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BARAN | The Silver Lining to Fall 2020

The COVID-19 pandemic has already upended our lives at Cornell and beyond. It will undoubtedly continue to do so into the fall. The question Cornell students are yearning to know is: How different will this fall be for us? We are almost uniformly dreading any decision that would make the fall 2020 semester much different than it has been in the past. But … would a little change really be that bad?

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BARAN | The Coronavirus Migration: Beyond Cayuga’s Waters

Cornell is incredibly cosmopolitan. Over 10 percent of the undergraduate population and 20 percent of the total student enrollment is international. With upwards of 100 countries represented in those statistics, Cornell can claim to be one of the most diverse universities in the countries. This diversity is normally nothing but positive. Having students from varying origins enriches classroom discussion, helps other students think more globally and elevates campus dialogue.

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BARAN | The Cure

In the 1950s and 60s, thousands of babies in Germany and other European countries were born with major birth defects because their mothers had taken a drug called thalidomide. Thalidomide was used to treat a variety of conditions, including nausea in pregnant women. The drug was not tested on pregnant women. In other words, officials rashly applied a treatment without considering other possible effects. Thalidomide certainly helped with nausea, but at a terrible price.

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BARAN | Alcoholic Framework

“Ever heard of beer, bro?”

American drinking culture, especially male drinking culture, is seriously flawed. No matter what anyone may say, there is an implicit pressure on young adults to consider drinking a fun pastime with no serious consequences. The explicit pressure is largely nonexistent, but the status quo, especially in Greek life, encourages drinking. Our worldview is to see drinking as innocuous. If someone chooses to abstain from alcohol, that choice is accepted — but usually with reluctance and without in-depth consideration of the reasons behind their abstinence.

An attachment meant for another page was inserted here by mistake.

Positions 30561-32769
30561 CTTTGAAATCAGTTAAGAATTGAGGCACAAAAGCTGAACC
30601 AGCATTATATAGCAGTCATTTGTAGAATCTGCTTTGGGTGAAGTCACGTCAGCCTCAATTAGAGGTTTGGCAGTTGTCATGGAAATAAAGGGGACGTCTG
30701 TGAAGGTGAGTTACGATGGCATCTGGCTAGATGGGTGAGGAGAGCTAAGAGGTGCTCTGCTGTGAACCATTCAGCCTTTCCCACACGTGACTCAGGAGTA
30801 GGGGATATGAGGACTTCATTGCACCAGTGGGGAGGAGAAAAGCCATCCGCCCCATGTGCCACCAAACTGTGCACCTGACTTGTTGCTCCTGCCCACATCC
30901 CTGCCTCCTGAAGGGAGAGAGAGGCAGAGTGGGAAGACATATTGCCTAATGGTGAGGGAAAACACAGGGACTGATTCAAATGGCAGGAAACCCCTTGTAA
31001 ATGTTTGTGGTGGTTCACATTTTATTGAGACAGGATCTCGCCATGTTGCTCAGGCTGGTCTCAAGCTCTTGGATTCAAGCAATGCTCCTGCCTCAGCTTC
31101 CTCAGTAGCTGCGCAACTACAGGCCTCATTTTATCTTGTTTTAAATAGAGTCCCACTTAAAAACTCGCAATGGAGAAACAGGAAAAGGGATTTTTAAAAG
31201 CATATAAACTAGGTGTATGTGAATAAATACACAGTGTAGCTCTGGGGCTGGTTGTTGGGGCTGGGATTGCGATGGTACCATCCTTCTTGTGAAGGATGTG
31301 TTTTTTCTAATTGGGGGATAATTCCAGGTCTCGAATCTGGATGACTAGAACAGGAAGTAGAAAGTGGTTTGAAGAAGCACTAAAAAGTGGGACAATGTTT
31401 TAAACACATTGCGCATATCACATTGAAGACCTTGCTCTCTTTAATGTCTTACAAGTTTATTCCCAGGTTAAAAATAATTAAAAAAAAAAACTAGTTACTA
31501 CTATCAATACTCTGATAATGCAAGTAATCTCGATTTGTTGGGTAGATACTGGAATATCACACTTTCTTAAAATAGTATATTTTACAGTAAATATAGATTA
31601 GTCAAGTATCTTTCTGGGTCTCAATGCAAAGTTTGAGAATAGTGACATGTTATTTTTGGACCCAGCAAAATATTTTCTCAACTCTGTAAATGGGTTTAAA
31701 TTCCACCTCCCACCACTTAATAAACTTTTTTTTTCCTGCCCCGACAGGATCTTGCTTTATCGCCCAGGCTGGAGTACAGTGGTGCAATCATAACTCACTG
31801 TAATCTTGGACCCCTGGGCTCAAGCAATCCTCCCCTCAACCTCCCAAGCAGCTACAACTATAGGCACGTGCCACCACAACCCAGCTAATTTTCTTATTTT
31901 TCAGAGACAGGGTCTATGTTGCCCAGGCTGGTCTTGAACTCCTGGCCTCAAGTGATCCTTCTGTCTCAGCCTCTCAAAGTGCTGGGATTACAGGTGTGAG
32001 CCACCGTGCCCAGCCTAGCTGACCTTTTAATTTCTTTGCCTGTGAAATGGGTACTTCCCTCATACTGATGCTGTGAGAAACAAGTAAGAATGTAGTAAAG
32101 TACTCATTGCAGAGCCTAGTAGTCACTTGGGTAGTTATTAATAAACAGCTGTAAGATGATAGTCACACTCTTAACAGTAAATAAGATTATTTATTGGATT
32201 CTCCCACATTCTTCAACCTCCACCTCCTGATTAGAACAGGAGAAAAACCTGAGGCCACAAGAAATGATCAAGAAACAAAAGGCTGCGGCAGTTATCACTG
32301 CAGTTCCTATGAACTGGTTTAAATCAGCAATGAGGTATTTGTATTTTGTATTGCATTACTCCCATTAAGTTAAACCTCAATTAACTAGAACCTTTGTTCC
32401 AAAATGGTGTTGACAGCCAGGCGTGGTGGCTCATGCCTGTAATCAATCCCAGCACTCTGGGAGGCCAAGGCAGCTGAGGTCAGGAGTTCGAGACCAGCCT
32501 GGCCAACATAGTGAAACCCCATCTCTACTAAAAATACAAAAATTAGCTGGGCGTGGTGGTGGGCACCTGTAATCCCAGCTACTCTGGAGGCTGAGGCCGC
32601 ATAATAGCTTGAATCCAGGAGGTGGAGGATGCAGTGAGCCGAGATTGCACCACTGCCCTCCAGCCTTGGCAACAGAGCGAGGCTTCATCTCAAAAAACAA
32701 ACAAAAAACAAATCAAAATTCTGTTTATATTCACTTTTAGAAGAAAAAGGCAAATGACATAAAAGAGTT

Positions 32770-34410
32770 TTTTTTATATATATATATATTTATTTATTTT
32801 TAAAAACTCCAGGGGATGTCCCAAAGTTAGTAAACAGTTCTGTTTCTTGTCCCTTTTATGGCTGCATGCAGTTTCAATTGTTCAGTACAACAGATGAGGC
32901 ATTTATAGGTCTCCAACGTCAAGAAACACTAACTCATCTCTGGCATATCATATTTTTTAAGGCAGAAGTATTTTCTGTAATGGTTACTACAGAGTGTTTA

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BARAN | Flip to a Flip-Phone, the Rerun

We all hate ourselves just a little bit every time we look at the Screen Time app on our smartphones. Every day we tend to underestimate the time we spent on our phones. Then we see the hours jump out at us from our screens, and think: “Where did all that time go?” Yet, save a select few, we continue to squander large parts of our day on our phones. Why don’t we stop this madness? Last year I wrote a column about my mom doing something drastic in response to this screen problem.

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BARAN | College Shouldn’t Be a Breeze

“Follow your passions.” “Do what you’re interested in.” This is advice we receive too often as college students. It’s also generally ignored. I’ve met many students, including myself, who take the path of least resistance when it came to classes and course loads. We say that a good GPA is all that matters or that we want to have fun and not be stuck in the library all weekend. We even eschew our areas of interest in favor of easier, less interesting subjects.

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BARAN | Tinder?

The “dating” app Tinder is ubiquitous at Cornell and most other college campuses. “Dating” is in quotations because, as most of us know, Tinder is usually not used to find significant others, although some have certainly had success in doing exactly that. Most Tinder users in my demographic see the app as a conduit to casual hookups. Tinder and other apps like it do have a function in society, but the way in which they’re used now is aiding the degradation of our society’s morals. At the risk of sounding like a prudish Luddite, let me explain.

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BARAN | The Average and the Averagest

I had a lot of time to reflect on my first year at Cornell this summer. During those reflections, I was plagued by one realization in particular: Cornell students have a massive superiority complex. Most of the students here go about their lives believing they are among an elite group of students that is smarter than the majority of their peers studying or working elsewhere. We look at college rankings, standardized test scores and other meaningless metrics, and construe our success in them as intellectual superiority. There’s a reason most of us are from privileged backgrounds.